(First in an occasional series of free, and possibly bad, brand advice.)
Why Oscar Mayer isn't tweeting provocative photos of their wieners this week is beyond me. We're in the hot, juicy middle of Hot Dog season... in fact, Friday was National Hot Dog Day. The iconic Wienermobile is on its 75th anniversary tour. And New York's tubesteak-tweeting Anthony Wiener is running for mayor! It's the perfect storm--the ideal moment for Oscar Mayer to humorously remind the world about their giggly-named product.
And yet: nothing.
I know, I know: Oscar Mayer Wieners are a family product, and owner Kraft Foods is a family company. Social media managers are no doubt battling against the usual tut-tutting from dusty suits further up the hierarchy, paid to worry about managing risk, not to capitalize on divinely ordained karmic opportunity.
But let's face it, the hilarious-to-kids name is a big part of the appeal of this particular brand of casing-bagged meat paste. Nobody would wish they were an Oscar Mayer Bratwurst. Wieners are about fun, period--you might say that social media was made for wieners.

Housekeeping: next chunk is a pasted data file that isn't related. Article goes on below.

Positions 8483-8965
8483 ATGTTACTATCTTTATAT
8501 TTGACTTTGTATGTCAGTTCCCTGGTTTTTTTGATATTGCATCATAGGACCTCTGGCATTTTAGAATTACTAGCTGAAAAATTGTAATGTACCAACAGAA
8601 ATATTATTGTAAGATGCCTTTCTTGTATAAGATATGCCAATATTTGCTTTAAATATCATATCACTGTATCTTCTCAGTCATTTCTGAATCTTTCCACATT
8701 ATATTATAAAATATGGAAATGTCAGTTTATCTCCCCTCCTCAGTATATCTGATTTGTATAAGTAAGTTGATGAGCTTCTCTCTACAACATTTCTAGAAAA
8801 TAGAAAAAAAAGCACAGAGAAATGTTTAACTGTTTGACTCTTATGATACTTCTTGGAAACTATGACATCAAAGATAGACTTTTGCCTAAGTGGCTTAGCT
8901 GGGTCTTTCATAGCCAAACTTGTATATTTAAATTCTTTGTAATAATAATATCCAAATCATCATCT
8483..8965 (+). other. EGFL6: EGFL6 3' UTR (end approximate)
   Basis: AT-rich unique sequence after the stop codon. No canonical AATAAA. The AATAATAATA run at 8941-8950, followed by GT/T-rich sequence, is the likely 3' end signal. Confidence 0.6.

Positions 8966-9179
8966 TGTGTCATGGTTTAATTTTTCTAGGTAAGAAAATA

On other fronts, Oscar Mayer appears to be doing it right. They're delishifying their product line with baked-in bacon dogs. They're improving their animal welfare record. The tasty little nitrite cigars are even (albeit slowly) getting healthier. Yet they're falling behind... and the clock is ticking. We chow down on twenty billion hot dogs a year, now, and in 2010, Ball Park Franks took over the top spot in sales. That's right: Oscar Mayer is no longer America's number one weenie. A social media campaign tying hot dogs to the summer's most enduring pun could boost awareness within the critical snickering juvenile delinquent demo.
So here's what Oscar Mayer should do. Invite fans to create their perfect wiener, and tweet a photo of it on their lap, like the iconic Anthony Wiener junkshot. Mine would have chili, blue cheese, jalapenos, two strips of bacon on the sides, and a cherry pepper on top, banana-split style. And I have at least a dozen friends who would submit too, especially if you could win a Prius full of hot dogs, or use of the Wienermobile to commute to work, or something.
The modern digital brandscape is not a place to be shy... fortune favors the bold and subversive. A confluence of controversy like Wienergate happens once (or in this case, twice) in a lifetime. So Oscar Mayer, own the weenie, for as long as this lasts. Invite them to check out your package. Tell them you're scandalously delicious. People will chuckle, and pass it along.
Just a thought.